Surge in mobile payments has increased poor’s use of banking.
The number of "unbanked" adults who do not engage with financial services has dropped by 700 million since 2011 because of a surge in mobile payments, according to the World Bank.
Almost two-thirds of adults around the globe are now thought to have a bank account, which the United Nations believes is an important step in alleviating poverty.
Jim Yong Kim, president of the World Bank, said: "Access to financial services can serve as a bridge out of poverty. We have set a hugely ambitious goal – universal financial access by 2020 – and now we have evidence that we’re making major progress.
"This effort will require many partners – credit card companies, banks, microcredit institutions, the United Nations, foundations, and community leaders. But we can do it, and the payoff will be millions of people lifted out of poverty."
Technology was cited as a particular boon to Sub-Saharan Africa, one of the world’s poorest regions, particular because of the rise of mobile money accounts.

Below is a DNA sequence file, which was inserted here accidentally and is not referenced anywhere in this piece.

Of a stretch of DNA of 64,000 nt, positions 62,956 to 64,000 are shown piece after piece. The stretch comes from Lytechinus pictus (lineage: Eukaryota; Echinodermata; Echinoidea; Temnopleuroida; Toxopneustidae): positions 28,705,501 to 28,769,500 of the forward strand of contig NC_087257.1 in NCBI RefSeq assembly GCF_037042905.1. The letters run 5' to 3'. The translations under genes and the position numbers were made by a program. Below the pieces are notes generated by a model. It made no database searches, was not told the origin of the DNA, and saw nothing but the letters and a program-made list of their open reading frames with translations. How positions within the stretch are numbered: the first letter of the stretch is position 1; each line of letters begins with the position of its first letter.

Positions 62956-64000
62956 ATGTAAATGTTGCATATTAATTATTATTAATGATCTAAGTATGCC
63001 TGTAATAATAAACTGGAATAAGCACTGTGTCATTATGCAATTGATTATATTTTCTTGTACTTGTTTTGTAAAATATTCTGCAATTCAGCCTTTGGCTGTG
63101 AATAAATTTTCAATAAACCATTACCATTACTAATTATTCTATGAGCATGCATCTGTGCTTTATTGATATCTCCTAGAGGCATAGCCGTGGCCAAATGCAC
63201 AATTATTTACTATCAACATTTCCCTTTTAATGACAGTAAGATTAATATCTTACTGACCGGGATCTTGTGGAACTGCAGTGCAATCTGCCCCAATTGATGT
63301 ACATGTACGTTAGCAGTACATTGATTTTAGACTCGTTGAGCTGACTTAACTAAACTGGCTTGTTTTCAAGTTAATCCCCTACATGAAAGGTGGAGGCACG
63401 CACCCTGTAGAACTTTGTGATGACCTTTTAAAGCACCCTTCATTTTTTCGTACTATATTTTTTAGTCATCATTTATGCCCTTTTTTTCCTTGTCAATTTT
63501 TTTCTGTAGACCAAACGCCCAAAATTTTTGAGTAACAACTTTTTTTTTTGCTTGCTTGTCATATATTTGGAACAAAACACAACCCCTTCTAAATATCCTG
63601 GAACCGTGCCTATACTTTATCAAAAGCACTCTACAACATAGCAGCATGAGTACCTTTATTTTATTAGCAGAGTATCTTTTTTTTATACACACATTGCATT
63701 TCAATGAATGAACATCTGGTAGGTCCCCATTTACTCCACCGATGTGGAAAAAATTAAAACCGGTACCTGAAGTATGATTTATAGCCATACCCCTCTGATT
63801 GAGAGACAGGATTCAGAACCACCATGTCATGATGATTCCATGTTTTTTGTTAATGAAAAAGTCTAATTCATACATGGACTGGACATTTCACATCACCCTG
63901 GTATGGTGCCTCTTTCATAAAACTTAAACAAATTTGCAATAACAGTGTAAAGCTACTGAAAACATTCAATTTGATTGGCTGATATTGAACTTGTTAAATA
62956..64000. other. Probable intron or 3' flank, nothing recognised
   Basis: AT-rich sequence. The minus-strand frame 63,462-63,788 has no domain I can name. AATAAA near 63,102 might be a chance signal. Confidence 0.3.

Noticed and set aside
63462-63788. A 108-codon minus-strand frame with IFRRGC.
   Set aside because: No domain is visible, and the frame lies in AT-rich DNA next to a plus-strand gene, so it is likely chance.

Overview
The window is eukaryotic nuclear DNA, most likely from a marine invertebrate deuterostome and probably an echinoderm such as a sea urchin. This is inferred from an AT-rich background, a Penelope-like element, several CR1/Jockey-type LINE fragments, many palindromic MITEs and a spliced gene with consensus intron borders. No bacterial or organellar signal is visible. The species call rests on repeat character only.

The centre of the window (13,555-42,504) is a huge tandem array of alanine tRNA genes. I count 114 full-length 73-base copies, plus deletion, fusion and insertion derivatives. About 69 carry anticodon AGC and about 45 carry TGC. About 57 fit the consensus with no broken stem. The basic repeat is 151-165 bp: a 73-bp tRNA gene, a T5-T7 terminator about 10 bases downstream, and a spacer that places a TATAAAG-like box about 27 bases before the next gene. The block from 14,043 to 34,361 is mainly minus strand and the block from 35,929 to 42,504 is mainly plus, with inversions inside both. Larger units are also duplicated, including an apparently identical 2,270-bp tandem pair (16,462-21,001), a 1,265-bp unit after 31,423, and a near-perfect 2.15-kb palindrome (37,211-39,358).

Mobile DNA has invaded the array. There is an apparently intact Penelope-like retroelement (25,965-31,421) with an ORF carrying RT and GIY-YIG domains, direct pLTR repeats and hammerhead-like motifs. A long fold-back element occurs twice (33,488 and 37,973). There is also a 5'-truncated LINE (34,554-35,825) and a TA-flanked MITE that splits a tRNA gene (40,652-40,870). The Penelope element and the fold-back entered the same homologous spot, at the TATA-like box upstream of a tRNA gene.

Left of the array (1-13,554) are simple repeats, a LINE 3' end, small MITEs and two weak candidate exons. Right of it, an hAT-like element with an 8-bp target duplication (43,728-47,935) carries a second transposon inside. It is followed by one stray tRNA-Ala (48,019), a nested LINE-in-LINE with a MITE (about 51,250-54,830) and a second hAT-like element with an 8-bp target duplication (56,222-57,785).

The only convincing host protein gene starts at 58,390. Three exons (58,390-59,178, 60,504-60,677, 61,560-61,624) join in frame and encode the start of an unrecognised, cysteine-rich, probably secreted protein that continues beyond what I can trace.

In Kenya, for example, more than half of adults paying utility bills use a mobile phone to do so, whilst a quarter of Tanzanians receiving payments related to farming do so through a mobile account.
"When a woman has an account and a safe place to save outside the home, she also has greater control over finances and household incomes," said Sri Mulyani Indrawati, MD and COO of the World Bank.
"Equipped with access to formal savings and credit, women participate more in the economy. They can set aside funds for emergencies, for schooling, or for starting a business. This is an important stepping stone out of poverty and towards more equality."